Oceana’s 4th annual Ocean Heroes Contest kicks off June 6, which gives you one week to think about this question: “Who do I know that works hard for the oceans and deserves recognition?”
From work in activism to conservation, from education to rehabilitation, from sustainability to research, there are likely tens of thousands – if not hundreds of thousands – of people who’d make good nominees. This makes it difficult for Oceana’s selection committee to narrow down so many candidates to six youth and six adult finalists.
But do you want some clues on where good nominees live? Allow me to share some statistics collected over the previous three contests (and please note… this is a pretty small sample size):
State Where Most Finalists Live: California. Nearly 1/3 of Ocean Heroes Finalists reside in the Golden State.
Coastal States That Have Never Produced a Finalist: Washington, Oregon, Texas, Louisiana, Mississippi, Alabama, South Carolina, Virginia, Maryland, Connecticut, Rhode Island and New Hampshire. This probably has more to do with the small sample size rather than a lack of Ocean Heroes in these states, so nominate the Ocean Heroes near you — it's a matter of state pride.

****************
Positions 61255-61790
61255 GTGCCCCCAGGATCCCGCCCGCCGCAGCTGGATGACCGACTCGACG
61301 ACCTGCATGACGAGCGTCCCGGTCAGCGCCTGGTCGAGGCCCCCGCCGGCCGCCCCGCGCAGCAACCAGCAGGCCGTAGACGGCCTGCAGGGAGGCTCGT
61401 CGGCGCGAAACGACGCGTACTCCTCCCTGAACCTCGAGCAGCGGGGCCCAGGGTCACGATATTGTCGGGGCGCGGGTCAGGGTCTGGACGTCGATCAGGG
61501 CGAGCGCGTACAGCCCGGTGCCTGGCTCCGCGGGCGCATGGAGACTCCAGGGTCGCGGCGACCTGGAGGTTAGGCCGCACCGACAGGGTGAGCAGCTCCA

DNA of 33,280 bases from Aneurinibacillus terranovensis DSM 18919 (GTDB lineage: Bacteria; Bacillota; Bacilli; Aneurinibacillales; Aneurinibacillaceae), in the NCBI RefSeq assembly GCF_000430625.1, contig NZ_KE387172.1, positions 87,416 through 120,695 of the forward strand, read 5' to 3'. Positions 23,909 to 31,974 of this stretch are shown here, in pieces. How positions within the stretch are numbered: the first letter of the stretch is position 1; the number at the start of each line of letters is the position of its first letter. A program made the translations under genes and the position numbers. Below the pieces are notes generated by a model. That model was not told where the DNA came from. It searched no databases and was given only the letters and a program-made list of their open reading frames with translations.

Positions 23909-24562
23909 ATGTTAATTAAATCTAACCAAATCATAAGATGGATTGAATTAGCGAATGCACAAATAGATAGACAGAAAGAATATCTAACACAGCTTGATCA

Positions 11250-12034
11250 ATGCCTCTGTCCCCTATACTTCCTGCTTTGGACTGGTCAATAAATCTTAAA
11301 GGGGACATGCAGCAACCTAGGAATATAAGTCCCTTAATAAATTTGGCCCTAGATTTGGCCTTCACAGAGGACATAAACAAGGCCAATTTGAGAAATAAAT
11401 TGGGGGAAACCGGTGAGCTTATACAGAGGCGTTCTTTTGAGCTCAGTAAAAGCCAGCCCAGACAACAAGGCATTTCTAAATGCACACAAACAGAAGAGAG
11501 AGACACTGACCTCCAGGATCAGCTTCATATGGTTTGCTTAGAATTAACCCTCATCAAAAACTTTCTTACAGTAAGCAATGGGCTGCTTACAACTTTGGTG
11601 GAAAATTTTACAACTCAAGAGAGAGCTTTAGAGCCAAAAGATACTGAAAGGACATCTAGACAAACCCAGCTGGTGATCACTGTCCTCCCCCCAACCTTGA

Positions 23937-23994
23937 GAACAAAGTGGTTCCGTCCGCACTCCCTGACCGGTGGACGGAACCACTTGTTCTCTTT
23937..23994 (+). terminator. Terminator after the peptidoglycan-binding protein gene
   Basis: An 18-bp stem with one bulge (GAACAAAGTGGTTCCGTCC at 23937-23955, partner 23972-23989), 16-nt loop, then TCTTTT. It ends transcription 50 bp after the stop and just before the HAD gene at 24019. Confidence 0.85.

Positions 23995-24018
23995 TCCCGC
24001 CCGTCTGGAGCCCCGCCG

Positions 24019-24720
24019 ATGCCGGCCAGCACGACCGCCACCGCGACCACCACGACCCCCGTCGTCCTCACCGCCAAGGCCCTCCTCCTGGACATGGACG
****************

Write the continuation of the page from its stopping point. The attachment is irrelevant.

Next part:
Landlocked States That Have Produced Finalists: Kentucky, Minnesota, and Washington DC. The nearest ocean being 1000 miles away didn’t stop a shy Minnesota 8-year-old named Sophi Bromenshenkel from selling enough lemonade, hot chocolate and cookies to purchase satellite shark tags for the RJ Dunlap Marine Conservation Program at the University of Miami. And, by the way, this land-locked shark-lover won the junior vote and became our 2011 Junior Ocean Hero!
Remember, nominations begin on June 6!
- What Do Historic CO2 Levels Mean for the Oceans? Posted Tue, May 14, 2013
- U.S. Coast Guard Captures Illegal Fishermen in Texas Posted Tue, May 14, 2013
- Victory! Delaware Becomes Seventh State in U.S. to Ban Shark Fin Trade! Posted Thu, May 16, 2013
- It's Endangered Species Day! Posted Fri, May 17, 2013
- Stocks Show Signs of Recovery, But Still Work to Do Posted Fri, May 17, 2013